LARRY OBERMAN MUST BE mellowing with age. On the morning of last year's annual meeting of Berkshire Hathaway Inc., he arrived at the auditorium by 5, determined to be first in line when the doors opened to get a prime seat near Berkshire chairman Warren Buffett. But on last week's pilgrimage to hear the Oracle of Omaha speak - Oberman's fifth trip - the 32-year-old Chicago investment manager didn't show up until 5:15, and cheerfully settled for fourth place in line. Blame the late arrival on his girlfriend, Debbie Cohen, a first-time attendee who's not as enthusiastic as her beau. ""We used to fool around,'' she says. ""Now he just wants to go on America Online to talk about Berkshire stock.'' Oberman pleads guilty. ""We're like a cult,'' he says proudly. ""Warren just hasn't told us to take the poison yet.''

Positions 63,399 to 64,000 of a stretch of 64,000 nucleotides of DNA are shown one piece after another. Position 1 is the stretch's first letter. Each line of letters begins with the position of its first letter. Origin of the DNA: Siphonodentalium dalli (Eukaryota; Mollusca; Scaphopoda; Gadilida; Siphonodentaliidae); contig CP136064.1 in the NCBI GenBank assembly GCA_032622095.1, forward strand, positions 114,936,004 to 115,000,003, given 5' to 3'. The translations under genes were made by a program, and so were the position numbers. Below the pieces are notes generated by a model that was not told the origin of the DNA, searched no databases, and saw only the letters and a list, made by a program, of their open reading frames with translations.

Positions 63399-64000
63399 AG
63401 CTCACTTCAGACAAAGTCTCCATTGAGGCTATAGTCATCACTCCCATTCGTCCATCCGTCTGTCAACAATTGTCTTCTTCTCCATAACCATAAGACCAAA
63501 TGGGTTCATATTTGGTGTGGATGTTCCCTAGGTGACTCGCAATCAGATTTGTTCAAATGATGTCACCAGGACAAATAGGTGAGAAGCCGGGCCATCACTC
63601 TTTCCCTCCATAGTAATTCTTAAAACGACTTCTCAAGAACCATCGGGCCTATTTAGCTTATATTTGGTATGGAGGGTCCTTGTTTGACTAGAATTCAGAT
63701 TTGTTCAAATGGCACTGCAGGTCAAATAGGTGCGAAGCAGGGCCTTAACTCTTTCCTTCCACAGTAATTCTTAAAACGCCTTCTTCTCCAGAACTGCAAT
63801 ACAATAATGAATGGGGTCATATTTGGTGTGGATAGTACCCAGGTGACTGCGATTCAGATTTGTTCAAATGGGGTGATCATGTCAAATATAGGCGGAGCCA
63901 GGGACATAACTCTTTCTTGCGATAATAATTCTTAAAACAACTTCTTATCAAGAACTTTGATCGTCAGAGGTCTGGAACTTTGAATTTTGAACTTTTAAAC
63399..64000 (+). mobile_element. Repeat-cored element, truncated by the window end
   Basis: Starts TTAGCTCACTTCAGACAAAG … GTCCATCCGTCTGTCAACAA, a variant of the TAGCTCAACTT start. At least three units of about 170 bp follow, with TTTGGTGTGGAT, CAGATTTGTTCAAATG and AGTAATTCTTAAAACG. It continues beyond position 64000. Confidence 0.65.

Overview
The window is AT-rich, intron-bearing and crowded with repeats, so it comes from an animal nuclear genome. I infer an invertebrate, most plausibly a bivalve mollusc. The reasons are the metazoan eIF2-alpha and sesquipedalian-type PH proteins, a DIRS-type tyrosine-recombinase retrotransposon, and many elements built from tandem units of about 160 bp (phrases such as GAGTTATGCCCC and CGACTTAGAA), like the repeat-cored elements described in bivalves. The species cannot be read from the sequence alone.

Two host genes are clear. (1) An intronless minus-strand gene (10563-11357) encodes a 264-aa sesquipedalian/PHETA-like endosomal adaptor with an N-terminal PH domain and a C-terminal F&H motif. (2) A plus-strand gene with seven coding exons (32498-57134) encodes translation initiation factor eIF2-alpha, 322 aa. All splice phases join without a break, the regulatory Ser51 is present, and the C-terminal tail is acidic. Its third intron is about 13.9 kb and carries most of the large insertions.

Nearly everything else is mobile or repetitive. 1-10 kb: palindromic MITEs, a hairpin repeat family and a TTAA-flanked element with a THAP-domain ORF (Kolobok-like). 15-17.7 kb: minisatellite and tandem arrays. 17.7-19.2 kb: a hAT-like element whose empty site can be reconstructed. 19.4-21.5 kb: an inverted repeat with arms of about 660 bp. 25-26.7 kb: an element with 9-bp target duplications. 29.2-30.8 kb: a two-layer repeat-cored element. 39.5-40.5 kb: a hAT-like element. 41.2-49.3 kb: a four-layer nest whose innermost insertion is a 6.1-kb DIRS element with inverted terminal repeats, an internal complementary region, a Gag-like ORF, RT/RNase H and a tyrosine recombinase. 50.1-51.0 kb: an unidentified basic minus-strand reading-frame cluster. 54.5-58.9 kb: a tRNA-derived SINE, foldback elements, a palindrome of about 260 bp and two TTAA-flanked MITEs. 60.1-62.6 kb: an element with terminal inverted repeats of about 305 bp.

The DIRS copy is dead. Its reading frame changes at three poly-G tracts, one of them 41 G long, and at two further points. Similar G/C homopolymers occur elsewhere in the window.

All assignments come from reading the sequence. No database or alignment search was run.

It's one of Wall Street's strangest phenomena: the deification of this bushy-browed 66-year-old investor. For most of the year Buffett, worth $18 billion at last count, zealously guards his privacy. No interviews, no autographs, no entourage as he drives his Lincoln Town Car to work. But at Berkshire's annual meeting a weekend-long event Buffett calls the Woodstock of Capitalism - he lets his flock worship at his feet. There's much to celebrate. Berkshire, the former textile company Buffett runs as a quasi mutual fund, outperformed the S&P 500 last year for the 16th consecutive year, and many of the meeting-goers have made millions riding its soaring stock. Admirers wait for hours to shake Buffett's hand as two beefy bodyguards keep watch. Shareholders keep their kids home from grade school to hear him opine about market valuations. Isn't it all sort of . . . scary? ""Not at all,'' Buffett told NEWSWEEK as he signed $100 bills for fans. ""They're all just here for a good time.''